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We are learning about ambiguity in class, and the following grammar was given as an example of an ambiguous grammar. I just am not seeing how it is ambiguous. Is there a set pattern or method people use to determine ambiguity or is it just like a logic puzzle where you have to work through combinations to find an ambiguous sentence in the grammar? The examples I've read online mostly given the ambiguous sentence already, but how do you find that sentence in the first place? I'd appreciate any help, thank you.

< stmt_list> ==> < stmt>

               | < stmt> ; < stmt_list>

< var> ==> A | B | C

< stmt> ==> < var> + < var>

               | < var> - < var>

               | < var>
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I made mistake in my answer thats why I remove you present grammar is not ambiguous. – Grijesh Chauhan Mar 2 '13 at 16:04
@GrijeshChauhan I see. Thank you. This is very confusing because our professor told us this was ambiguous. – Mint Dreyer Mar 2 '13 at 16:06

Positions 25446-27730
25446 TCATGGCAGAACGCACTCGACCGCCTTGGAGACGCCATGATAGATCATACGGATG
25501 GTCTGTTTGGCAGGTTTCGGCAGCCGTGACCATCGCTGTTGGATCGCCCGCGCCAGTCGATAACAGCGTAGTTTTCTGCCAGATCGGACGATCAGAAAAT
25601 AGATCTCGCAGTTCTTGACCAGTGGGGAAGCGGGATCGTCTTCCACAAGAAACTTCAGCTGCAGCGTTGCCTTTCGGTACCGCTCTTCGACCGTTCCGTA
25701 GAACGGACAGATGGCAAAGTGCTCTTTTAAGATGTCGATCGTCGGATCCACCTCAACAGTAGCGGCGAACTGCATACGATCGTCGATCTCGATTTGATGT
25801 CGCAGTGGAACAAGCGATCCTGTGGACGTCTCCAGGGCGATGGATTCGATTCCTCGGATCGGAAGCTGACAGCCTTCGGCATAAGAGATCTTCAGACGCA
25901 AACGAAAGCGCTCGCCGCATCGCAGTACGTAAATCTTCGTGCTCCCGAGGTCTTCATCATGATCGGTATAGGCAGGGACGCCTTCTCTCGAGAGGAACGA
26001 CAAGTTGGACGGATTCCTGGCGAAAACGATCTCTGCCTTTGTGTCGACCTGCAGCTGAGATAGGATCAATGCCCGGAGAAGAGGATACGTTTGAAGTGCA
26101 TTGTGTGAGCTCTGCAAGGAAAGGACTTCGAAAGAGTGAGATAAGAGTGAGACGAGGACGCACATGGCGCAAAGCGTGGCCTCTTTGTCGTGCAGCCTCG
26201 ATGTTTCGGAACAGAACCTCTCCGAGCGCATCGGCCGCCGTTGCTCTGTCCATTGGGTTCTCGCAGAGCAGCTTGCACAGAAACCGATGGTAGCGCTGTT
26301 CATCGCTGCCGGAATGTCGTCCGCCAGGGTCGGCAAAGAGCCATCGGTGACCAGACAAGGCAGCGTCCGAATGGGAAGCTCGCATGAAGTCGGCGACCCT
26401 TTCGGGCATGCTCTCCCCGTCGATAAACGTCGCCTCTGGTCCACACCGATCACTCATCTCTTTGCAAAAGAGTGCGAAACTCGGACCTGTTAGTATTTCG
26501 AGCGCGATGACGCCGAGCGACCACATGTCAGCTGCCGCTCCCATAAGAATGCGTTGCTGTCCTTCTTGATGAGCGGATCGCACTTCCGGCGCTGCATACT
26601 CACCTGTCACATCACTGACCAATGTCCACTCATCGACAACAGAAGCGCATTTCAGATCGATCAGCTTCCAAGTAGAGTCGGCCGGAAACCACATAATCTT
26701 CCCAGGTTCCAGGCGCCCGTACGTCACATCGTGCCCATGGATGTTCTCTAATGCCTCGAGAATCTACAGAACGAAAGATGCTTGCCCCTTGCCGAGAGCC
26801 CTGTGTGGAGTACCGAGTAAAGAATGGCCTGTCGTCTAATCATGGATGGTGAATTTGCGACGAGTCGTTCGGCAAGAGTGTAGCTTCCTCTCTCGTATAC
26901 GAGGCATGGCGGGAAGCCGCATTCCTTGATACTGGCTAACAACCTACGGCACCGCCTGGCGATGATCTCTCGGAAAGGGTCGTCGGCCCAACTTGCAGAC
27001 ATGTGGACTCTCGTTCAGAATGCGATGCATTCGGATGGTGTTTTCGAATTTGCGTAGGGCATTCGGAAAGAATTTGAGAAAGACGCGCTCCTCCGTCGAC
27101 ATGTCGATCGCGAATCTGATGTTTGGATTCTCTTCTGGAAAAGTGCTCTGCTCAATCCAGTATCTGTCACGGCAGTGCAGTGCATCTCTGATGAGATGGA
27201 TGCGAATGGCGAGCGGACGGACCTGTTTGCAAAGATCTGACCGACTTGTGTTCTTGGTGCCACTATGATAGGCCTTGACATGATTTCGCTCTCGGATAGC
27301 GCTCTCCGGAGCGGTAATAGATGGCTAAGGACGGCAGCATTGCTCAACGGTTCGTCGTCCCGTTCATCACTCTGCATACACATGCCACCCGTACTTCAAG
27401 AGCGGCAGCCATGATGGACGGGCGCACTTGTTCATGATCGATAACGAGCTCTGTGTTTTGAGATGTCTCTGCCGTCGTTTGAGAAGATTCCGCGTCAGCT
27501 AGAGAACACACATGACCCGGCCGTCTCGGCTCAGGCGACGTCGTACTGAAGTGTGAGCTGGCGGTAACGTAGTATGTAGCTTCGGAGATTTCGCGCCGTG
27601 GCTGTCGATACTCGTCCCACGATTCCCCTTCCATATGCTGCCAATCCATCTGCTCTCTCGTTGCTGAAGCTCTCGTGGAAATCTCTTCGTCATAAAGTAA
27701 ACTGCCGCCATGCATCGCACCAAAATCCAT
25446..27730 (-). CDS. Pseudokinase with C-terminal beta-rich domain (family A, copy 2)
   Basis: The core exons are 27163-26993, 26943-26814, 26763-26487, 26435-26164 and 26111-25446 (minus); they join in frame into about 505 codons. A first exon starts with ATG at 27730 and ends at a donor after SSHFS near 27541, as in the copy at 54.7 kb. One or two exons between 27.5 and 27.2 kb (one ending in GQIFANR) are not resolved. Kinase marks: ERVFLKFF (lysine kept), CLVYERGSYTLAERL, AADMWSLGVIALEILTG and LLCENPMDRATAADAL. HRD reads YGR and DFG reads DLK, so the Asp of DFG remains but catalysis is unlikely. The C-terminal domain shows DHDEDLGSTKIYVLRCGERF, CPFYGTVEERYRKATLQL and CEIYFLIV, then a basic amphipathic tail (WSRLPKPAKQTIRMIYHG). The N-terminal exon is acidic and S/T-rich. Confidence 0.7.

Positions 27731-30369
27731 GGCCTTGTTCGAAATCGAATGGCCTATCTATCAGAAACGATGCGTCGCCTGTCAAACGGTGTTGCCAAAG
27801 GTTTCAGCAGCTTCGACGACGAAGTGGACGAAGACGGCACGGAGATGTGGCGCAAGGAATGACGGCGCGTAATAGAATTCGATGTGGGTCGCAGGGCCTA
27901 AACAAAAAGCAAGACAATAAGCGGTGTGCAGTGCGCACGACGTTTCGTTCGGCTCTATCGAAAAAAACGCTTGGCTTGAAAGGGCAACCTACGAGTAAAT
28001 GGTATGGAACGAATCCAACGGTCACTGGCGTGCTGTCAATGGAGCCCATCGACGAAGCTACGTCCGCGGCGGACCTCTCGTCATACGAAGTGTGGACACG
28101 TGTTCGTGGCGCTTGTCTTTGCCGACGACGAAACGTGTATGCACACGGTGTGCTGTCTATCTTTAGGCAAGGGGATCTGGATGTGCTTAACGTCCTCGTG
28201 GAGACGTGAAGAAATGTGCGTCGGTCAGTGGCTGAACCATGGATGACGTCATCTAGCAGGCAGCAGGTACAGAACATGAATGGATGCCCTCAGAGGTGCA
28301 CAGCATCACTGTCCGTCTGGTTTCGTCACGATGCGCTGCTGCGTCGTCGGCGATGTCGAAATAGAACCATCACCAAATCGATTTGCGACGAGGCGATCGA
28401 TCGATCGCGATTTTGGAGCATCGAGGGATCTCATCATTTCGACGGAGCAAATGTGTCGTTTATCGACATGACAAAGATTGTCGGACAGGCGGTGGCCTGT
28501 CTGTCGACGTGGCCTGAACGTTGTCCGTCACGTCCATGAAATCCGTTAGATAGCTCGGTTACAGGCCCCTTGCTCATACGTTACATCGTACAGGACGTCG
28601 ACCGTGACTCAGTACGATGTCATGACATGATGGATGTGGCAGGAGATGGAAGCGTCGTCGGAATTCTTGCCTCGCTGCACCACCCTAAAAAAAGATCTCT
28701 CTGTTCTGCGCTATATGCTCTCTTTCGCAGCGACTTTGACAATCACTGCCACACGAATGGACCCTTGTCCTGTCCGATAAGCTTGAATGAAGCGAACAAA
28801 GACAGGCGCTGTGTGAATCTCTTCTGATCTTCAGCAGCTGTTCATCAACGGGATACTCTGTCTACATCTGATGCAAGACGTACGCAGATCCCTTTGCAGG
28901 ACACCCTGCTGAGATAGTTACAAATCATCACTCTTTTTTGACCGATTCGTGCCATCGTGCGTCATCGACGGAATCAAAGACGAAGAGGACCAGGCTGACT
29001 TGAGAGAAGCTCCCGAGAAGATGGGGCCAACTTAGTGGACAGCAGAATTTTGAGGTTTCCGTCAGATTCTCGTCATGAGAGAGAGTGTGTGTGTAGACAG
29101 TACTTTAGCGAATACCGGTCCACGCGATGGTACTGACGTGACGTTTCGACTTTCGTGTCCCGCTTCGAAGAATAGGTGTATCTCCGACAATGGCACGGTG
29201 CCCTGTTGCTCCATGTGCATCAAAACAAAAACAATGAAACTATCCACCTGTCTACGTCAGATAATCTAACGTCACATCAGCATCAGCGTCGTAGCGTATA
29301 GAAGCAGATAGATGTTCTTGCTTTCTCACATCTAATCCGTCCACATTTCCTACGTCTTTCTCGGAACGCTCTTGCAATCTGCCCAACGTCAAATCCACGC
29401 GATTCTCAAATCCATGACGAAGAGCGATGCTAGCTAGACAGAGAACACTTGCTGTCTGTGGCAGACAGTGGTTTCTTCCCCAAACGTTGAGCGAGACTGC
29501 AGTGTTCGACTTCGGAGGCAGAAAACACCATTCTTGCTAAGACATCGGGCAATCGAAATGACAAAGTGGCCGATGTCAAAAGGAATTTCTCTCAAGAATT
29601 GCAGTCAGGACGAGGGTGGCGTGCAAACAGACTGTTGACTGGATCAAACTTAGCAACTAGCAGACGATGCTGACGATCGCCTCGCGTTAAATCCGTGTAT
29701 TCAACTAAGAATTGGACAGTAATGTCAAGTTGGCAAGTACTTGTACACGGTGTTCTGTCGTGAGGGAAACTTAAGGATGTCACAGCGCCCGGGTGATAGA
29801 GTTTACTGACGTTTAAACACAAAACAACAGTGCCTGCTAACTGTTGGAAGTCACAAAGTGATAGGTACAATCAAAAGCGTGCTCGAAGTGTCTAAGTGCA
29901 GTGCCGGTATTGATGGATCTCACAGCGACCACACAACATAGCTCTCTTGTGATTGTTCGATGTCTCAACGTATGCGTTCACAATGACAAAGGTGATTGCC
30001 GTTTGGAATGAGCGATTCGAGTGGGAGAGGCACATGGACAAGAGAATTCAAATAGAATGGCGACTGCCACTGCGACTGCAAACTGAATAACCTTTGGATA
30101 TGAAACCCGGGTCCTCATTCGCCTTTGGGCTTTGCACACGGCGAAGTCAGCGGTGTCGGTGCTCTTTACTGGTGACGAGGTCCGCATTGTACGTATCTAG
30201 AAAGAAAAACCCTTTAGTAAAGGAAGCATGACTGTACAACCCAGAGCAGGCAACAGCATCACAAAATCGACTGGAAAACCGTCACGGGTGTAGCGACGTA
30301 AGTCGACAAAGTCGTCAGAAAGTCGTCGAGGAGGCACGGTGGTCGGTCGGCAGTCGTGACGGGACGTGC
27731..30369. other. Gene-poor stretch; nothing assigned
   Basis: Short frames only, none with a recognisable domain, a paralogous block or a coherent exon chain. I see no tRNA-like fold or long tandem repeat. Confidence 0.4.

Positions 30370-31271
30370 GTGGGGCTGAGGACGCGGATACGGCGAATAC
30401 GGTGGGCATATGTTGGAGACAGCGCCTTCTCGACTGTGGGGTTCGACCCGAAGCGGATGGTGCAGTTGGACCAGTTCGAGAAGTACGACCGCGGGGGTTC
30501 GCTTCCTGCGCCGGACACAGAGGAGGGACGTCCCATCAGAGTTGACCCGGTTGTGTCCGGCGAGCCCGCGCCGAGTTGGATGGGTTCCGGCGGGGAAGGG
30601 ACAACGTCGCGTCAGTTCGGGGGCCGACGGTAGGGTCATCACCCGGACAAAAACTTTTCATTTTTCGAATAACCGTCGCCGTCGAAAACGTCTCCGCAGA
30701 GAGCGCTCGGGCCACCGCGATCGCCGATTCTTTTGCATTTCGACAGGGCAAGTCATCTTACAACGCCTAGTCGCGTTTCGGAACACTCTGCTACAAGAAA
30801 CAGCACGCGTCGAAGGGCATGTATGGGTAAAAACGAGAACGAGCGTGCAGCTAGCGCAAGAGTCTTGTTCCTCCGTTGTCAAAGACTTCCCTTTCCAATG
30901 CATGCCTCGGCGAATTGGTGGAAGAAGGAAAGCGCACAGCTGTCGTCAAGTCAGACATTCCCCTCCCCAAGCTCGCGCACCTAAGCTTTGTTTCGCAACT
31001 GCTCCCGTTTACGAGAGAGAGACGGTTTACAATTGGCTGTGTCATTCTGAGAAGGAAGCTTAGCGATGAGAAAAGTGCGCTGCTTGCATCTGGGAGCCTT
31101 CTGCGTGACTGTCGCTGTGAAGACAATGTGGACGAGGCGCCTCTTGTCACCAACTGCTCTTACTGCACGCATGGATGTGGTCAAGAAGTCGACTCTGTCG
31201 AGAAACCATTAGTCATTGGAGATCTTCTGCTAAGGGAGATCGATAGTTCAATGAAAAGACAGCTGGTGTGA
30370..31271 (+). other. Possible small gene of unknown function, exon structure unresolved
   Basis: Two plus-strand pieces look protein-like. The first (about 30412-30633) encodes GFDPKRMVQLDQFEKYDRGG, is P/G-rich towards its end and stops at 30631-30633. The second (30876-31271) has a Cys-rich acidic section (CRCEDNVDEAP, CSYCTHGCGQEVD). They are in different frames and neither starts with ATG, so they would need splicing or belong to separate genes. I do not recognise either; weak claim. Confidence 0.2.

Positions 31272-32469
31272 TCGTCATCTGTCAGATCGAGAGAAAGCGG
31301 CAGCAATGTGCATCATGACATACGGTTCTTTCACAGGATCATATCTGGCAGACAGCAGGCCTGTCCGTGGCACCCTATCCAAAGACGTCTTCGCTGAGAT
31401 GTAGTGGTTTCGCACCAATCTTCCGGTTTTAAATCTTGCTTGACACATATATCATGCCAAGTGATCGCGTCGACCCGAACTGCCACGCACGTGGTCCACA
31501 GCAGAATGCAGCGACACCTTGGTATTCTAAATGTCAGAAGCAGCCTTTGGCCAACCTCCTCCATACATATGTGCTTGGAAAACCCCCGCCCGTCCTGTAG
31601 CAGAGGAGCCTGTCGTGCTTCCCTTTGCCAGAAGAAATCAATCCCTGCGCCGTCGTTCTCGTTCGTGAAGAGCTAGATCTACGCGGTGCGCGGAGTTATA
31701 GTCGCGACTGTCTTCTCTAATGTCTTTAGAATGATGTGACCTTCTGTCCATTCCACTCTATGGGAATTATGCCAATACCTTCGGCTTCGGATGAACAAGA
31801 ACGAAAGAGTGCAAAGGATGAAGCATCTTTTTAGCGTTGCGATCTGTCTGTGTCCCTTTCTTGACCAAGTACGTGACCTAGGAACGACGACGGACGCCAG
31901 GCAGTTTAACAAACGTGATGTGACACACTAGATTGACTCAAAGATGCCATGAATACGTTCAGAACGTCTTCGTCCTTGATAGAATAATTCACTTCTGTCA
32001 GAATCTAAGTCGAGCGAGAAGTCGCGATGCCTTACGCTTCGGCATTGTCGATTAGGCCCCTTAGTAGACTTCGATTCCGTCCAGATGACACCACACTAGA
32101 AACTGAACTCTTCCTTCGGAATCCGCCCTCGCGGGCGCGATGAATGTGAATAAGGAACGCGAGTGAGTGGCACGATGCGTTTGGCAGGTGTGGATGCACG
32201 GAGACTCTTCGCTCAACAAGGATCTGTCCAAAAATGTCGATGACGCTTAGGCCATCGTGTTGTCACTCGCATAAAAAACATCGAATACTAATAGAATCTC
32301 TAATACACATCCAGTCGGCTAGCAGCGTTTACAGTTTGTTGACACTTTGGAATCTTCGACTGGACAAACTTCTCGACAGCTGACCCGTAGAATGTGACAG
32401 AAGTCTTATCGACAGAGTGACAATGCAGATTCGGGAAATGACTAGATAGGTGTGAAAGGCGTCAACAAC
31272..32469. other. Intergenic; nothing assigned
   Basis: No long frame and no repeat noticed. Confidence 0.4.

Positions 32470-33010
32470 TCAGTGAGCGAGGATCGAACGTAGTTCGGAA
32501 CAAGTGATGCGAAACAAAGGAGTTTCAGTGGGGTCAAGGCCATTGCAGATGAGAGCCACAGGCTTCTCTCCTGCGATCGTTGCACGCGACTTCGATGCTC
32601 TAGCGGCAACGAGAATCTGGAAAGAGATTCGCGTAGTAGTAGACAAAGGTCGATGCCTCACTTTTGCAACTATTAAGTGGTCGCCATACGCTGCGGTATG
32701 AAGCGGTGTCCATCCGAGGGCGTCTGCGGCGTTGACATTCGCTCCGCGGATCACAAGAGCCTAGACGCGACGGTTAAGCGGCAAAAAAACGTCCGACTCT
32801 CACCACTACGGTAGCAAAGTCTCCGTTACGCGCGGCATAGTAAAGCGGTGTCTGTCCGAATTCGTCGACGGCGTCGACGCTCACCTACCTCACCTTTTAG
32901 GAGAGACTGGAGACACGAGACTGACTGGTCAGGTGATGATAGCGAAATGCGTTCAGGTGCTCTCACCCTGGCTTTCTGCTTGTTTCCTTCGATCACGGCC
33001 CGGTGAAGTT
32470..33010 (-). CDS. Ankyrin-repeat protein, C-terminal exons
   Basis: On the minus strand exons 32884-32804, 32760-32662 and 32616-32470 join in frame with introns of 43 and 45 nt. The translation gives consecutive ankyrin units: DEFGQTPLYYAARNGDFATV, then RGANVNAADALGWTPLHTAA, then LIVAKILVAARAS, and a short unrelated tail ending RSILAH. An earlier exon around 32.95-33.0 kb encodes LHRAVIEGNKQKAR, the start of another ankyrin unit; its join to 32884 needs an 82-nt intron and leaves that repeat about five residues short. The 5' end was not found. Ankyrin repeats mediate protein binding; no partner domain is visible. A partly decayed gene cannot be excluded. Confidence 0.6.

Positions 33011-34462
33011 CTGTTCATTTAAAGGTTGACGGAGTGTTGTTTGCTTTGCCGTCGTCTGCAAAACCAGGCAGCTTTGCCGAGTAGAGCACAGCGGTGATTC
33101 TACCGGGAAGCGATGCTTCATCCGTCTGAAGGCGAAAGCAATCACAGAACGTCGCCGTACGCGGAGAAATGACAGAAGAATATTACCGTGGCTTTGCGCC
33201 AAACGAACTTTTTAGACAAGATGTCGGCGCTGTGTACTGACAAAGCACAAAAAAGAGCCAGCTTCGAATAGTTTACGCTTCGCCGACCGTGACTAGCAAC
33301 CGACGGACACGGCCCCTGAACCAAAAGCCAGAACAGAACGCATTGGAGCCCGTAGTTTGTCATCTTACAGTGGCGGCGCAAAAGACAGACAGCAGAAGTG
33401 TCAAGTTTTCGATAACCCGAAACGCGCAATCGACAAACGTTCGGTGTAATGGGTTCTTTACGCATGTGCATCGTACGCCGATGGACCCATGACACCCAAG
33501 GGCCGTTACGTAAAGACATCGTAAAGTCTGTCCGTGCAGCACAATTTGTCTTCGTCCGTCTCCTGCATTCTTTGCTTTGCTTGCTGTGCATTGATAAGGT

But your grammar is not correct for the purpose of math expression too :( view this example for correct stackoverflow.com/questions/14554752/… – Grijesh Chauhan Mar 2 '13 at 16:07
This must have been asked upteem times, but @DPenner's very concise answer makes this Q&A a keepr. – Apalala Mar 3 '13 at 14:55

In general, determining whether a grammar is ambiguous or not is undecidable. So yes, finding an ambiguous sentence in a grammar reduces to a very difficult logic puzzle. Solving specific cases and finding heuristics is an active area of research though. Here is a fairly good tool at finding ambiguity: http://www.brics.dk/grammar/. The webpage includes a link to a paper explaining how it works, though honestly, that goes over my head.

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